Biodiversity refers to the variety of life forms that exist on the planet. Human activities on the planet have created challenges for biodiversity such as loss of habitat, deterioration of ecological systems, and extinction or threat of extinction for species. There have also been concerns around bio-piracy which involves unauthorised appropriation of biological resources and related knowledge belonging to indigenous communities. A key multilateral treaty to address these concerns is the United Nations Convention on Biological Diversity (CBD) from the year 1992. It recognises sovereign rights over biological resources and permits countries to regulate access to these resources as per their national legislation.4 It recognises contributions of local and indigenous communities to conservation and sustainable use through traditional knowledge, practices, and innovations.1 It provides for equitable sharing of benefits arising from the utilisation of these resources with such people.1 India became a signatory to CBD in 1994. Under CBD, two protocols have been adopted: (i) Cartagena Protocol on biosafety (2003), and (ii) Nagoya Protocol on access and benefit sharing (2014). India ratified the Cartagena Protocol in 2003 and the Nagoya Protocol in 2014.5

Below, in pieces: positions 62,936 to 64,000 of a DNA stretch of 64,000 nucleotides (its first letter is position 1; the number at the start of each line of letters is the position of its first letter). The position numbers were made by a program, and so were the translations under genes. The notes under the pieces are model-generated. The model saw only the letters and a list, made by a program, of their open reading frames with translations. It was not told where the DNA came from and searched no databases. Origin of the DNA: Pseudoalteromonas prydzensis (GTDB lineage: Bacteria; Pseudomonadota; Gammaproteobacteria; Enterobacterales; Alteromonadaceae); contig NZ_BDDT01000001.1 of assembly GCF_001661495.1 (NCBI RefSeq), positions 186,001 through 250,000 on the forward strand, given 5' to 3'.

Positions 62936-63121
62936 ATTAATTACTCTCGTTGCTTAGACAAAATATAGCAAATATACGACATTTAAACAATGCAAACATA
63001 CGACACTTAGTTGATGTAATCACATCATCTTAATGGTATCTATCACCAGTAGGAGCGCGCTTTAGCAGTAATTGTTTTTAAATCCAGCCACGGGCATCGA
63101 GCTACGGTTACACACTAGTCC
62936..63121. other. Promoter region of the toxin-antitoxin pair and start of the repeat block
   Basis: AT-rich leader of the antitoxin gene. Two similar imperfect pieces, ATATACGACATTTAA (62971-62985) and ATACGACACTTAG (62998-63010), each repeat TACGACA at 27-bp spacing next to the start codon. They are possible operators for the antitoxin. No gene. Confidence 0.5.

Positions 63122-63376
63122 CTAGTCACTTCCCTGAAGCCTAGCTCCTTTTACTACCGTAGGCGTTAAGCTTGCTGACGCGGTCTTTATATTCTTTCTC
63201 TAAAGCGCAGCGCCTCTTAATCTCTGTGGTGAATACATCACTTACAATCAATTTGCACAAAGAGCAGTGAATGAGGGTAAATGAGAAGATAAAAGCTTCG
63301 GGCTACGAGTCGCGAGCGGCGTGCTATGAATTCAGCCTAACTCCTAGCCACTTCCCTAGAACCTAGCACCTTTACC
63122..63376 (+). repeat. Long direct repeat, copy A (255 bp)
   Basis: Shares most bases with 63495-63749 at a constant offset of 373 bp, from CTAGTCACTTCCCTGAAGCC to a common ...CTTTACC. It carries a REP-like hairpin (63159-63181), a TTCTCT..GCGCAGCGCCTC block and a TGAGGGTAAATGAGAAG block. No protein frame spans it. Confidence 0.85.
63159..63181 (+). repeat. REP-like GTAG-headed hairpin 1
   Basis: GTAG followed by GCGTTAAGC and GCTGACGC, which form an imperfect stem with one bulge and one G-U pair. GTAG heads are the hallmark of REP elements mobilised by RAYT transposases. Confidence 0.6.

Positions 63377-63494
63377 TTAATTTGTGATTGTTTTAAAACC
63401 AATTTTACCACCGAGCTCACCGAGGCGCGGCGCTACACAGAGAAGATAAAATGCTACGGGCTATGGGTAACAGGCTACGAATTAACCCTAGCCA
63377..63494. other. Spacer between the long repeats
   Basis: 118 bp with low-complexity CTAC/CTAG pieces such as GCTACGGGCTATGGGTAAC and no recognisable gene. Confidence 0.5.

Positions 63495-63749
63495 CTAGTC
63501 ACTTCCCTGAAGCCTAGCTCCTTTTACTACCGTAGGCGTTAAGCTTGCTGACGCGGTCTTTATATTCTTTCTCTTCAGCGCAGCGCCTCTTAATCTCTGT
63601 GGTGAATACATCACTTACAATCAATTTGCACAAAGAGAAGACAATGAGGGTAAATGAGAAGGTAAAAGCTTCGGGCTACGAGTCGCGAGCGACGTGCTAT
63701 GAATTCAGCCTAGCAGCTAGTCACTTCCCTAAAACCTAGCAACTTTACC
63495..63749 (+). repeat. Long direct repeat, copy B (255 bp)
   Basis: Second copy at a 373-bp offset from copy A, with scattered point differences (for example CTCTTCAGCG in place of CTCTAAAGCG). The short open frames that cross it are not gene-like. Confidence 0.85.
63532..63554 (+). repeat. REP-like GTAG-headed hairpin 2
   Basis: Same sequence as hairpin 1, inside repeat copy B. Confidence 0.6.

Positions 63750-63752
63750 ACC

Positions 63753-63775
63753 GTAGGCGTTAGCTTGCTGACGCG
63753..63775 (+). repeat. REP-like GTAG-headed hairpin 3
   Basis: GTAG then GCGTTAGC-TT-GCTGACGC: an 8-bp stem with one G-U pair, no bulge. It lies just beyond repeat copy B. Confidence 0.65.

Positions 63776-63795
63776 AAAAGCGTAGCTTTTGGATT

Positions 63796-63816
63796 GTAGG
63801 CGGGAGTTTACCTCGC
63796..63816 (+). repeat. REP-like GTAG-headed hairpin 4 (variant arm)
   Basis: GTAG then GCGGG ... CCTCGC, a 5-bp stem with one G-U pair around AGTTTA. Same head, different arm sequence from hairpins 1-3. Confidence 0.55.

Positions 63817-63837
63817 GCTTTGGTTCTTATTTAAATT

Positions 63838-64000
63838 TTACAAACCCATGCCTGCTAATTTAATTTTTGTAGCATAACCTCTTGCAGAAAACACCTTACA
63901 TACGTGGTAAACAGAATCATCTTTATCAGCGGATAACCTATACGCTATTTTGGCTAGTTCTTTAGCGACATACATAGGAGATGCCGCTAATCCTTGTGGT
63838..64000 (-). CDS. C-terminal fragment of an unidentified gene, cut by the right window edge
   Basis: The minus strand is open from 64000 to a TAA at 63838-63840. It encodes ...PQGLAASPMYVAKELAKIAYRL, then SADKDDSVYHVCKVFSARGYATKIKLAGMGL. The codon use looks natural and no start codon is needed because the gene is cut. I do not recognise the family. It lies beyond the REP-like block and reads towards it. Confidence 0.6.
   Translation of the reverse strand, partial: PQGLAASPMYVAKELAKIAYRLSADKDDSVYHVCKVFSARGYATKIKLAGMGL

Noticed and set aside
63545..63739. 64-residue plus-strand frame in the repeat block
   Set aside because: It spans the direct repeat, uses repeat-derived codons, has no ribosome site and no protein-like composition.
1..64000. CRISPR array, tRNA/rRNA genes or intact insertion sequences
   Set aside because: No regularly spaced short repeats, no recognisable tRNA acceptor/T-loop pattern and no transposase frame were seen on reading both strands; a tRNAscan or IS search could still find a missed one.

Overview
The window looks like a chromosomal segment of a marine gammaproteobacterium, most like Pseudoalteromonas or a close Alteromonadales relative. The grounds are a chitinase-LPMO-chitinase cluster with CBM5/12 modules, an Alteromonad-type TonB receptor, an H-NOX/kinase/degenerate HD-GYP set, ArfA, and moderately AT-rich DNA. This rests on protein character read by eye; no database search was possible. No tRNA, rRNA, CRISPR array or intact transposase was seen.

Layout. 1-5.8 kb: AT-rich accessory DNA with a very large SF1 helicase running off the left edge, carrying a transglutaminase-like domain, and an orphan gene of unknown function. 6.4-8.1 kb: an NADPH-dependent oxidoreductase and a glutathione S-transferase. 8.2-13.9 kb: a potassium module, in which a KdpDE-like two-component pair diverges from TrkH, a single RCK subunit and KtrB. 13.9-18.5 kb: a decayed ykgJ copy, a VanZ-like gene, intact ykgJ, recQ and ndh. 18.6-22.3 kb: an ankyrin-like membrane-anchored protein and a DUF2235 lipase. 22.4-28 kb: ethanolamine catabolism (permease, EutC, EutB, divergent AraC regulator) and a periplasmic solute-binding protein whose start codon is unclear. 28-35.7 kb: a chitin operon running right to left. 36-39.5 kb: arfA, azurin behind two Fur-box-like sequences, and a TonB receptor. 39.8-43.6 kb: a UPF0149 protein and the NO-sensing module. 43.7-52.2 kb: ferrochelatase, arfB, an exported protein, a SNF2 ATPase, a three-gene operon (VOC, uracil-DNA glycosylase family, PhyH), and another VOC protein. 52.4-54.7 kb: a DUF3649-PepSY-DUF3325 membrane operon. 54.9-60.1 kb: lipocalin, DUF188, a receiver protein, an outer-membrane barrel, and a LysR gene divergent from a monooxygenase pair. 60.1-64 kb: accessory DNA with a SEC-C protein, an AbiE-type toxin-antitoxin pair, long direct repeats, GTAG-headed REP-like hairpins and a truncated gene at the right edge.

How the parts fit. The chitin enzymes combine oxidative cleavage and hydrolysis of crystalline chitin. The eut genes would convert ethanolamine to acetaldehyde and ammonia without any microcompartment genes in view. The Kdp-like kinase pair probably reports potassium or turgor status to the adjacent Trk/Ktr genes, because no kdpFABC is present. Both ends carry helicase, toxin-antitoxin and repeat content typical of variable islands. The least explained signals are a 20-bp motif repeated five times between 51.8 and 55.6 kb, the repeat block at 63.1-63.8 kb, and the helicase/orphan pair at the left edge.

In light of India’s commitments under CBD, the Biological Diversity Act, 2002 was passed by Parliament. The Act regulates access to biological resources and associated traditional knowledge. It specifies distinct frameworks for regulating access by foreign and domestic entities. It sets up a three-tier structure for regulation: (i) National Biodiversity Authority at the national level, (ii) State Biodiversity Boards at the state level, and (iii) Biodiversity Management Committees at the local body level. The Act provides for sharing of benefits with conservers of biodiversity and holders and creators of associated knowledge. Benefits may be shared in various forms such as: (i) monetary compensation, (ii) sharing of intellectual property rights, or (iii) technology transfer.